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Liability for building collapse (not) abolished

Article 1386 of the Belgian Old Civil Code has long provided that the owner of a building is liable for damage caused by its collapse when it is due to neglect of maintenance or a construction defect.

The new Book 6 of the Civil Code, which probably will apply as from 1 January 2025, does not adopt this provision and abolishes Article 1386 of the Old Civil Code outright.

However, it should not be inferred from this that the owner of a collapsed building would no longer be liable, quite the contrary.

The usefulness of article 1386 of the Old Civil Code proved increasingly limited in practice. Buildings collapse – fortunately – less and less often purely because of poor maintenance or construction faults. Buildings more often collapse because of fire or gas explosions, for example. In such cases, however, article 1386 of the Old Civil Code could not be invoked as such. Article 1386 of the Old Civil Code could also only be used against the owner.

In practice, another article of the law, namely Article 1384, first paragraph of the Old Civil Code, proved to be more useful, as on its basis a “custodian” (not necessarily the same person as the owner) of an object could be held liable if that property caused damage. That article then raised other problems, such as the fact that the victim of the damage had to prove who the custodian would be. This article 1384, first paragraph of the Old Civil Code therefore led over the years to extensive case law and legal doctrine on liability for “defective goods”.

Moreover, the Belgian Cour de cassation held that Article 1386, as lex specialis, prevailed in principle over Article 1384, first paragraph, in the sense that the two articles could not be combined. If Article 1386 applies, Article 1384, first paragraph cannot be invoked.

When revising liability law (with the introduction of Book 6 of the Civil Code), the legislator now wanted to introduce a single rule that also applies to risks posed by buildings, in particular by making the (faultless!) liability for “defective goods” also apply to buildings as such. The separate but often too limited regime of Article 1386 of the Old Civil Code will therefore be abolished.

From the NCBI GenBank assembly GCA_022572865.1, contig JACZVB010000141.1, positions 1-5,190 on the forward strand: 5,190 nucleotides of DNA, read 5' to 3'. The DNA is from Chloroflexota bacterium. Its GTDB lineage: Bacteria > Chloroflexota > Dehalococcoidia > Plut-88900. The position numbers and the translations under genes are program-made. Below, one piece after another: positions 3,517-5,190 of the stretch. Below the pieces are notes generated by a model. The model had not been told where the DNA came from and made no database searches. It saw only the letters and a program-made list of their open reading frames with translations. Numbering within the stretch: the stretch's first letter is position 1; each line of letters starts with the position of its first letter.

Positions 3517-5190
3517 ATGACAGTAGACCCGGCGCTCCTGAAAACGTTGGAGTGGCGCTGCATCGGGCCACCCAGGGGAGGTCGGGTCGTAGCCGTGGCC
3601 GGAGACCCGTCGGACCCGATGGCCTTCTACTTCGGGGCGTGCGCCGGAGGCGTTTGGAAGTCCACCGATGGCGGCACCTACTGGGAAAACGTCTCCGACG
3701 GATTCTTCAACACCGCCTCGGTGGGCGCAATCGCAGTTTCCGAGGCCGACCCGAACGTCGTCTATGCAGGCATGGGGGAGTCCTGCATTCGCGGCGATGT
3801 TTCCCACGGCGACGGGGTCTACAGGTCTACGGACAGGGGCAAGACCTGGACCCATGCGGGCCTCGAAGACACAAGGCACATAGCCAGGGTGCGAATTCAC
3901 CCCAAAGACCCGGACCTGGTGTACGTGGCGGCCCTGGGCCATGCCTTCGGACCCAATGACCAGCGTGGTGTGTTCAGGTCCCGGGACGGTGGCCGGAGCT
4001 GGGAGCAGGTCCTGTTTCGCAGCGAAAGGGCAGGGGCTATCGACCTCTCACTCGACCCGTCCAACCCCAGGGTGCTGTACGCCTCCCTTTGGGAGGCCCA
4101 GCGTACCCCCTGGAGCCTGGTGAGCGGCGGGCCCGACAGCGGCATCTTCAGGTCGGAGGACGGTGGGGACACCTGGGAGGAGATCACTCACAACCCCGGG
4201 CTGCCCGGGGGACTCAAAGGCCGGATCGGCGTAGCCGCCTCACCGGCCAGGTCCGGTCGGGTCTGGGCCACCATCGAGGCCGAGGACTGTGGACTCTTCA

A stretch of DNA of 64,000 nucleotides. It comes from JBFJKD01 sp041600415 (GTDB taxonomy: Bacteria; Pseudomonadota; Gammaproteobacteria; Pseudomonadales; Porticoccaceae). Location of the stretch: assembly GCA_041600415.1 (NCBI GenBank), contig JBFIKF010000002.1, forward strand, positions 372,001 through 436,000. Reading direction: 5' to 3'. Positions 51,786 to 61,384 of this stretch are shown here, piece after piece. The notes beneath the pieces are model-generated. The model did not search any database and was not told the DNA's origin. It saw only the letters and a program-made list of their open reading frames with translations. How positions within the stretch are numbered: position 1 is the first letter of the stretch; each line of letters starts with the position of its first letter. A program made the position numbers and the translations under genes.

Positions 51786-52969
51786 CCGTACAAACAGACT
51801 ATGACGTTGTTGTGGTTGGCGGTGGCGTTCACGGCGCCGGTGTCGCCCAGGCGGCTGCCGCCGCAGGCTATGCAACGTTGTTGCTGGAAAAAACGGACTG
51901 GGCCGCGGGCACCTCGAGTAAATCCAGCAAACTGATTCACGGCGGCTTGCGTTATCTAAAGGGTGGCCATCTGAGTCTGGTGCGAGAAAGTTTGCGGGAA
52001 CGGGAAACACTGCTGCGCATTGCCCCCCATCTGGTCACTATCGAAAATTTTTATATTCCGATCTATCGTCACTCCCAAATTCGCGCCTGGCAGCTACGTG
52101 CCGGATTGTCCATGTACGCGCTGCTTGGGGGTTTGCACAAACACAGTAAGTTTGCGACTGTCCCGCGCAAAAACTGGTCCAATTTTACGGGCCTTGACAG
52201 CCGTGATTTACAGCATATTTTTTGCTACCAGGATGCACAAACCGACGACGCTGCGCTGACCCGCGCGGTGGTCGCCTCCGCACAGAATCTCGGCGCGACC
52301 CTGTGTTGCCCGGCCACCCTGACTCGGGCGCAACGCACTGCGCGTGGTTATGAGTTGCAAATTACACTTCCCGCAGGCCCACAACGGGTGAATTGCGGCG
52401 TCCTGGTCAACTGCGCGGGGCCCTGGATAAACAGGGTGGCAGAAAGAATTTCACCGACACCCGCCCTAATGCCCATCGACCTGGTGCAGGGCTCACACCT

According to the legislator, abolishing Article 1386 would also benefit the victim, as the victim would no longer have to prove that there was a collapse and, moreover, that this collapse was due to a lack of maintenance or a construction defect. Proving a defect in the building would then suffice.

The new regime also establishes the legal presumption that the owner is presumed to be the custodian of the property, unless the owner himself provides proof that another person is to be considered the custodian. As a result, it is no longer the victim who must prove who the custodian is.

This new statute will be included in Article 6.16 of the Belgian Civil Code, which in principle will read as follows (informal translation):

“The custodian of an object is liable without fault for damages caused by a defect in that object.

The custodian is the person who has the non-subordinate power of direction and control over the object. The owner is presumed to be custodian of the object unless he proves that custody is vested in another person.

An object is defective when it fails by any of its characteristics to provide the safety that one is entitled to expect in the given circumstances.”

Michael Bollen | MRICS
Laurius Real Estate

23 April 2024